I enjoyed the edgier tracks, but suspect the majority of listeners will gravitate to the more mainstream tracks, such as the hit-waiting-to-happen “The Bull Rides Tonight.” It’s reminiscent of so many great arena rockers from the late eighties, and could be a hit in any generation, including today. “Nowhere to Run” is another cut along the same vein, a little too saccharine for my liking, but a cut that will probably appeal to the masses.

“Little Curse (Shit Happens)” is an excellent tune. ¬†It has a great power rock sound, fantastic drums from Laura Petracca and some of McCloskey edgiest vocals. ¬†I also found myself drawn to the upbeat bouncy sounds of “Priscilla,” a fun listen and a bit different from anything else on the album.

All told, Collide and Conquer is a refreshing, gritty release certainly worthy of a listen. Check it out below, and grab a copy on iTunes.

Rock On!

Mother Mother – Eureka

Eureka! Yup, I’m a little late, but I finally got my hands on Eureka, the third album from Mother Mother, a talented and under-appreciated quintet from Vancouver, British Columbia. Definitely worth the wait for this diverse collection of alt-country-dance-funkadelic-harmonic rock. It’s impossible to classify their sound as anything but original; they sound like Mother Mother, period. ¬†And, that’s just fine for open-minded rock and roll animals like myself.

The album is pretty damn entertaining and definitely worth a few listems. I strongly recommend giving it a few spins (and “yes” it is available on vinyl), as these ditties grow on you.

Eureka is produced by Ryan Guldemold, the band’s principal¬†writer, lead guitarist and male vocalist. Mother Mother also features the vocals of Ryan’s sister Molly and Jasmin Parkin and their three part harmonies are found throughout. Those smooth harmonies coupled with their quirky distinctive music deliver a handful of unique infectious tunes.

The first four tracks are all excellent. “Chasing It Down” kicks off the album. The song is a roller coaster ride of mixed tempos, and features a hook from Ryan’s distinctive falsetto that will bounce in your head for days. ¬†The harmonies from the ladies and 70’s influenced organ riffs are unique and entertaining. ¬†It is followed by “The Stand” the first single released by the band, which features a humorous Boy vs. Girl call-and-answer vocal¬†performance¬†from all three singers. The song is not great, but the lyrics are, as evidenced by Ryan explaining his vices; “There’s women on bikes or just women who straddle.”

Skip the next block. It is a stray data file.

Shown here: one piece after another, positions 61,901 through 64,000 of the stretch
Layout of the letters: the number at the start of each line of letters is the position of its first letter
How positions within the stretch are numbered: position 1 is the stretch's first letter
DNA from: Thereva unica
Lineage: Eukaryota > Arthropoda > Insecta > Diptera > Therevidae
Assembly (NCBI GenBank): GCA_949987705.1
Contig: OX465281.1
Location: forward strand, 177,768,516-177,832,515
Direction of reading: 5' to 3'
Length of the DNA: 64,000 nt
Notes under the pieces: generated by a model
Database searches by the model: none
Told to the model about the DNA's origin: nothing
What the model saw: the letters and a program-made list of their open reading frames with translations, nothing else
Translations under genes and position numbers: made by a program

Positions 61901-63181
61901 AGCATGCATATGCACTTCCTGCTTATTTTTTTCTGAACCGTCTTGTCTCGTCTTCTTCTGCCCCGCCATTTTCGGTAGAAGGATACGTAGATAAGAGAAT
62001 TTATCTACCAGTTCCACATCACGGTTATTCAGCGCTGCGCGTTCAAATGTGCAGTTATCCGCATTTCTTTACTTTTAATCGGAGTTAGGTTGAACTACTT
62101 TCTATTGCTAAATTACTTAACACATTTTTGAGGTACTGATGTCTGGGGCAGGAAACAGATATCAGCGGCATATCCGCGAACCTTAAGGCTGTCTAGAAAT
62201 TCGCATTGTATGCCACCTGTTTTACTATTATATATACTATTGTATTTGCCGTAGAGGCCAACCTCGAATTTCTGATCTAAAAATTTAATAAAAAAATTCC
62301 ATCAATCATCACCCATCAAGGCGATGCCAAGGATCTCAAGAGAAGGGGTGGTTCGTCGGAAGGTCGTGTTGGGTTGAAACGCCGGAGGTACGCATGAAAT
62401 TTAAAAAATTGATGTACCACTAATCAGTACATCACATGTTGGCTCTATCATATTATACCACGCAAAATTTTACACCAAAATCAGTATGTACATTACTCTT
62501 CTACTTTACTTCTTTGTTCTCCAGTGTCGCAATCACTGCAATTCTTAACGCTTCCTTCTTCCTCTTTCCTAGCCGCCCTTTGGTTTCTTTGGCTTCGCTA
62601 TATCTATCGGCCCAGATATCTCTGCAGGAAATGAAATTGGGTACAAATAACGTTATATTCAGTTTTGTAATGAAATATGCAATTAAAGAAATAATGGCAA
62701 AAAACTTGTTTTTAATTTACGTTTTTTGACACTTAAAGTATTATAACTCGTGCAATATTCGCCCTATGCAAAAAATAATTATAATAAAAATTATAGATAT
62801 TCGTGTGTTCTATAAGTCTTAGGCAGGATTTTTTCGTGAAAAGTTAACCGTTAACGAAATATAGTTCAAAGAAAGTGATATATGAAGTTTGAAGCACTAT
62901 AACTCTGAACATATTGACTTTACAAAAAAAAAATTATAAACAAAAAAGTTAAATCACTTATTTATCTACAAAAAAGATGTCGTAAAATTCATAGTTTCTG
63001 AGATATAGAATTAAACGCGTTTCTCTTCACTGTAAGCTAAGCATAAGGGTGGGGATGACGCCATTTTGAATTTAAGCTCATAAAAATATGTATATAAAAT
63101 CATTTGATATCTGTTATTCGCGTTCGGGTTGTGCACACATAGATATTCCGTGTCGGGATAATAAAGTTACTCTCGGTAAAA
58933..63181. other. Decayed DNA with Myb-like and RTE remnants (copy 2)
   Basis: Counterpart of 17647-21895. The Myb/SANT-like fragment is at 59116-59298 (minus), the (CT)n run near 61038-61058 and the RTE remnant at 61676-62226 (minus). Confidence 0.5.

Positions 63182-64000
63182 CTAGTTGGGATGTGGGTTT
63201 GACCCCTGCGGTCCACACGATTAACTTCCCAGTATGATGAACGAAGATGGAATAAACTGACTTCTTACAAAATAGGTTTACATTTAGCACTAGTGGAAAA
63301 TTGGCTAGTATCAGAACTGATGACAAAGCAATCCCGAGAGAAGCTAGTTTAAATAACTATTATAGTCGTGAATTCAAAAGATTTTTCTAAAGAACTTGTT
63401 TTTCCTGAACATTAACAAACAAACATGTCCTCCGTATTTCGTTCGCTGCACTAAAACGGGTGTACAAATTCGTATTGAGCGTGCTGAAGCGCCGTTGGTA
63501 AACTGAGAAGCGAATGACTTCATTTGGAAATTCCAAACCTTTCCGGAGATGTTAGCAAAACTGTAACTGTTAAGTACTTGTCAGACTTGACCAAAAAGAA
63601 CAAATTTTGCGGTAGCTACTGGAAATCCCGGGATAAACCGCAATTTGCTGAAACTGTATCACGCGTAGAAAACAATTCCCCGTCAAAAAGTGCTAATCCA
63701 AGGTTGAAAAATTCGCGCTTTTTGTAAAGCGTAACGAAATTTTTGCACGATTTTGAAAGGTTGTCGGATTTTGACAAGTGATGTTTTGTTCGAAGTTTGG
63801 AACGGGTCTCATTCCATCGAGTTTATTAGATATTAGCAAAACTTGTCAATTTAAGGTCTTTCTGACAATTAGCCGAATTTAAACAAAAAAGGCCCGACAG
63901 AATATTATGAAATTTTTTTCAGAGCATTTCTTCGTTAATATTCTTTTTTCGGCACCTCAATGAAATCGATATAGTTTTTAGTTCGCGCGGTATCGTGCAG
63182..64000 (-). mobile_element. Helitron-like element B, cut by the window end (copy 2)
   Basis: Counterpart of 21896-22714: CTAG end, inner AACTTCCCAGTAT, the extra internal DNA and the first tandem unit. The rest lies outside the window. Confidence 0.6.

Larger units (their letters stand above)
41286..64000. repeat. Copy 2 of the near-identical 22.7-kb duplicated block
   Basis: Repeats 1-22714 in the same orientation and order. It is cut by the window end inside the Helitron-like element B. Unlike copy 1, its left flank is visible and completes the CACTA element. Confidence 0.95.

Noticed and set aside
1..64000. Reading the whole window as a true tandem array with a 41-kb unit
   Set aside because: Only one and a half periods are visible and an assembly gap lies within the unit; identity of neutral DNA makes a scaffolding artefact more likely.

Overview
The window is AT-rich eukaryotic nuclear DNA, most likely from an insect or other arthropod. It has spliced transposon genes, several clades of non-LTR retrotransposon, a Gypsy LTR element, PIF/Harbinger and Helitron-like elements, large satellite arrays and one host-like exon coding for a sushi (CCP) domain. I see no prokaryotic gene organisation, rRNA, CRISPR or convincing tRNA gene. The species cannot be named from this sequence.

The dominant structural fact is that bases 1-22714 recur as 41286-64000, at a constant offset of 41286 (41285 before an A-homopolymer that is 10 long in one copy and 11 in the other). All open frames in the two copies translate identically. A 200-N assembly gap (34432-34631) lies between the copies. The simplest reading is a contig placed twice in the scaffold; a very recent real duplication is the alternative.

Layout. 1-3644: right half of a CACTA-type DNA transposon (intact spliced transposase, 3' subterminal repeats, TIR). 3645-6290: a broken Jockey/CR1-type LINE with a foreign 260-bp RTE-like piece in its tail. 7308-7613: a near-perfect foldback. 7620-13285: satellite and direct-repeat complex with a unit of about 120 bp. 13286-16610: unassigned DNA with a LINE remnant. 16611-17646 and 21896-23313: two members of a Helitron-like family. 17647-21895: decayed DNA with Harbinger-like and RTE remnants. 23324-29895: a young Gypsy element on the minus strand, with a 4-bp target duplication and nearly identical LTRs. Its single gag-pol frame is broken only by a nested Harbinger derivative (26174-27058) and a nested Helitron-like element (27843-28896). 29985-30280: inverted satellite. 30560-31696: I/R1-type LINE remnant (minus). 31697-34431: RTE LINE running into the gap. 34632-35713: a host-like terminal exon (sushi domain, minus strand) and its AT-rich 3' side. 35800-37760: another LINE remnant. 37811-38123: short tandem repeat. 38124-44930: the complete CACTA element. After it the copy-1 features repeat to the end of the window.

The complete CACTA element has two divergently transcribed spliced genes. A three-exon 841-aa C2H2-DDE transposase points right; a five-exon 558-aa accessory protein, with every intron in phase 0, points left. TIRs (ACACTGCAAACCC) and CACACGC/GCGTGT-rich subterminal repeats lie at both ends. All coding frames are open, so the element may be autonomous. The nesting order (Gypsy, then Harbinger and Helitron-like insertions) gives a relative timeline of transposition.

“Baby Don’t Dance” is my favorite track off of the album. I reflexively cranked up the volume to this tune, and it became an instant favorite and is just a total blast to listen to. Fantastic vocals, great keys, cool bass and guitar. Simply described, it’s just a great party song, possibly one of my Top 10 for the year. You may find yourself¬†reminiscing¬†about classic B-52 dance tunes. “Original Sin” gets off to a mediocre musical start, but the vocals as usual are superb, with all three vocalists playing key roles. ¬†It’s another one that you’ll find yourself singing along with.

Those first four tunes are all very strong. ¬†Afterwards, some of the songs seem a bit over-produced, but do a good job highlighting the band’s intricate harmonies and clear musical talent, including bassist Jeremy Page and Ali Siadat on drums.

“Simply Simple” is a beautiful song with amazing lyrics from Ryan, clearly showcasing the high end of his great range. ¬†Again the¬†harmonies¬†are dead on. ¬†They remind me of the beautiful harmonies from the 90’s talented yet under-the-radar Voice of the Beehive. “Simply Simple” is immediately followed by “Problems,” which again accentuates the band’s incredible diversity. ¬†This ditty¬†hearkens¬†back to the more rockabilly sound from their earlier recordings. ¬†The guitar is great, Jeremy Page’s bass is superbly hypnotic, and it’s just a blast to listen to. “Oleander” is a big song that again features great vocals, and nice keys.

The remainder of the songs are enjoyable, if not unremarkable. ¬†I feel as though the band was trying to highlight their musicianship, harmonies and diversity. Personally, I’d prefer a few more like “Baby Don’t Dance!”

Check out the album linked below from iTunes, where you can get the entire thing, plus a few bonus tracks for an excellent price of $7.99.